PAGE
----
NEW YORK -- The New York Rangers rediscovered their offense Monday night and found their way back into the series.
Desperately needing a victory in Game 3, the Rangers got goals from Brian Boyle, Derick Brassard, Arron Asham and Derek Stepan to beat the Washington Capitals, 4-3, at Madison Square Garden. Henrik Lundqvist made 28 saves and the Rangers pulled to within 2-1 of the Capitals in the best-of-7 Eastern Conference Quarterfinals.
Game 4 is Wednesday at Madison Square Garden (7:30 p.m. ET, NBCSN, TSN, RDS2).
"We're going to score some goals, but all we were focused on was doing whatever we could to try to win a game," Rangers coach John Tortorella said. "We did that. Now we need to try to win one more game. We'll see what happens from there."
The Rangers scored one goal over 128 minutes in Games 1 and 2 at Verizon Center. Capitals goalie Braden Holtby entered the game with a shutout streak of 111:16 and New York's power play was 0-for-7 with 10 shots on goal.
But the Rangers beat Holtby four times, including twice in the third period, and cashed in on one of their six power plays to win Game 3. Lundqvist made it possible with several point-blank saves to keep the Rangers in the game despite the fact that they were getting outplayed during long swaths of 5-on-5 time, especially over the final 11-plus minutes of the second period.
The Rangers also had to kill off a late penalty on Brad Richards, who was called for slashing Alex Ovechkin at center ice with 1:54 to play. It turned into a 6-on-4 when Holtby left the net with roughly 90 seconds to play, but the Capitals never got a shot on goal as Ryan McDonagh and Dan Girardi closed off the lanes with blocked shots to preserve the potentially series-changing win with arguably their best penalty kill of the series.
"Was it a three-minute power play?" Stepan joked. "It was just desperation. You look at the job from Mac and Danny, it goes unnoticed, it really does. Those two guys played some big minutes and they got the job done."
The Capitals were lamenting the missed power-play opportunity following the game. Washington coach Adam Oates said he thought the Rangers did a good job of protecting Lundqvist, but felt his team could have done a better job of getting the puck to the net to try to score off a rebound.
"We were probably a little too cute with it," Oates said.
The Rangers scored all four of their goals by not being cute at all. They scored because they went to the net, something they talked about doing after getting shutout in Game 2 in large part because the Capitals kept them away from Holtby.
Stepan scored the winning goal from the slot with 6:25 left by redirecting Rick Nash's pass from below the right circle. The play started at the far point, where McDonagh was able to keep the puck alive and in the zone. He fed it down to Mats Zuccarello, who found Nash on the other side. Stepan went to the slot and Nash found his stick to give the Rangers the go-ahead goal.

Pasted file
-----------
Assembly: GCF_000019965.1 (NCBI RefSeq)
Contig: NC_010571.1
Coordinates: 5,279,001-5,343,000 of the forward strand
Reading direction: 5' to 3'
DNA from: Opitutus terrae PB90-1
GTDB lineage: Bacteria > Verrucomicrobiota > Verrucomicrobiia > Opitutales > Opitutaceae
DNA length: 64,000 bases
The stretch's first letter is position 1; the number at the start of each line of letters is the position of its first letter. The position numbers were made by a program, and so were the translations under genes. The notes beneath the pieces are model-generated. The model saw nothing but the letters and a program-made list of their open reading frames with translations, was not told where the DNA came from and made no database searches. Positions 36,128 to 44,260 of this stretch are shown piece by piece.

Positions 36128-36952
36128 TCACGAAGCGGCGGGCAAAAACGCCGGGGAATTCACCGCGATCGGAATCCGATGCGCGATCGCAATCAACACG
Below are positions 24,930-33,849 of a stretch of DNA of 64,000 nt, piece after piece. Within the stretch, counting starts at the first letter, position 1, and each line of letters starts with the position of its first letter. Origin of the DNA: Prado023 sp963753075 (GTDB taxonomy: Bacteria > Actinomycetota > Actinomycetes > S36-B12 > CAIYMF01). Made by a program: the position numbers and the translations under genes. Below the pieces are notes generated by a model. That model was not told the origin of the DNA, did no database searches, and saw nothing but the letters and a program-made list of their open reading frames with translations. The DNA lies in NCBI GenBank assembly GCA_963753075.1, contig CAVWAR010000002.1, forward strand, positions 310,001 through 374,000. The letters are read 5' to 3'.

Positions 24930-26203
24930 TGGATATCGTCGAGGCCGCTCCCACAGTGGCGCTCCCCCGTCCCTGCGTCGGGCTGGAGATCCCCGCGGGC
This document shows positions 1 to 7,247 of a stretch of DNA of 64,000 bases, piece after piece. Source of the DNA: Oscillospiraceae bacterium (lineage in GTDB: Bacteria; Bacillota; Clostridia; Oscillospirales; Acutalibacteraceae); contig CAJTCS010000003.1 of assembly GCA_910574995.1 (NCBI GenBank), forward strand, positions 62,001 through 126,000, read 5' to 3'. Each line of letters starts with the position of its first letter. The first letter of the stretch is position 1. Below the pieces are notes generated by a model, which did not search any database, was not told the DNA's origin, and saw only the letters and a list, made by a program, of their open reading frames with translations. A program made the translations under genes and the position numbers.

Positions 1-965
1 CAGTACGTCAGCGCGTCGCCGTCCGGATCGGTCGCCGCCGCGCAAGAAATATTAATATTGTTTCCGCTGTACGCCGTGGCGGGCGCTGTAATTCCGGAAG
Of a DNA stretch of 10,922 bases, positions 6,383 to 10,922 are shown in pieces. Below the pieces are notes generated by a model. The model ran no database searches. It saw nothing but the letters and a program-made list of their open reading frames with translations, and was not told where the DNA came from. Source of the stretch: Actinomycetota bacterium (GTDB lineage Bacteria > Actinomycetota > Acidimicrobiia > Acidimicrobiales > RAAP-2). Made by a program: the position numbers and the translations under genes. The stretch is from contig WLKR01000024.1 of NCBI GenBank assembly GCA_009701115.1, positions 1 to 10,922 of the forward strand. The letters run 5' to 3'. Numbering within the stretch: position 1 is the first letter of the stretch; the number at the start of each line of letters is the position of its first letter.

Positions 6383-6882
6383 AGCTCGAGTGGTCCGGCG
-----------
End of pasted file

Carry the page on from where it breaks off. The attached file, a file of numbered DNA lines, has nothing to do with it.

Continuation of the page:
Asham's goal, his first in the Stanley Cup Playoffs since 2011, was also a result of a strong play at the left point by defenseman John Moore, who pinched to keep the puck in. Taylor Pyatt shoved it down the wall to Brassard, who from behind the goal line found Asham darting through the slot with a picture-perfect tape-to-tape pass. Asham didn't have to do much to get it past Holtby at the 2:53 mark of the third period.
"Those pinches, creating second opportunities by holding the wall, holding the blue line, that's a huge difference," McDonagh said. "You see them, their defensemen are involved in the offense and it's a reason why they're scoring goals, shots from the point. We can't always get shots through, but if we can create second opportunities with pinches, that's what we've got to do."
The Capitals tied the game less than five minutes after Asham scored because they used their defense to get a shot through.
Matt Hendricks beat Boyle on a faceoff to the left of Lundqvist. Joel Ward quickly came into the circle and was able to slide the puck back to Jack Hillen, whose shot hit off Jay Beagle in front and dipped past Lundqvist at the 7:19 mark.
Washington took a 1-0 lead on a deflection goal from Nicklas Backstrom early in the first period and tied the game at 2-2 late in the second when Mike Green blistered a wrist shot past Lundqvist from the left circle.
However, the Capitals went 0-for-3 on the power play and got a taste of their own forecheck medicine in the third period, when the Rangers activated their 'D'.
"We know they're going to put pressure on us," Ovechkin said. "They did a great job [Monday] on the forecheck. Made it a physical game."
Boyle and Brassard were two of the Rangers most important contributors Monday.
Not only did Boyle produce a goal 12:50 into the first period -- the Rangers first goal since Carl Hagelin scored with 3:16 left in the first period of Game 1 -- he also dished out an assist, gave the Rangers more than three minutes on the power play (as opposed to the 15 seconds he played on the power play in Game 2) and won 14 of 21 faceoffs (67 percent).
"He could have been one of our best players [Monday night]," Tortorella said of Boyle.
Brassard scored a power-play goal 1:23 into the second period and had the primary assists on the goals by Boyle and Asham. He also won five of nine faceoffs and was solid in the defensive zone.
"I know everybody likes to talk about adjustments and this, that and the other thing, I think we got some play out of some guys that we haven't gotten a lot of play out of consistently," Tortorella said. "Toward the end of the [regular season], we kind of relied on our top line. Some other guys stepped up tonight.
"We're going to need that if we're going to stay alive."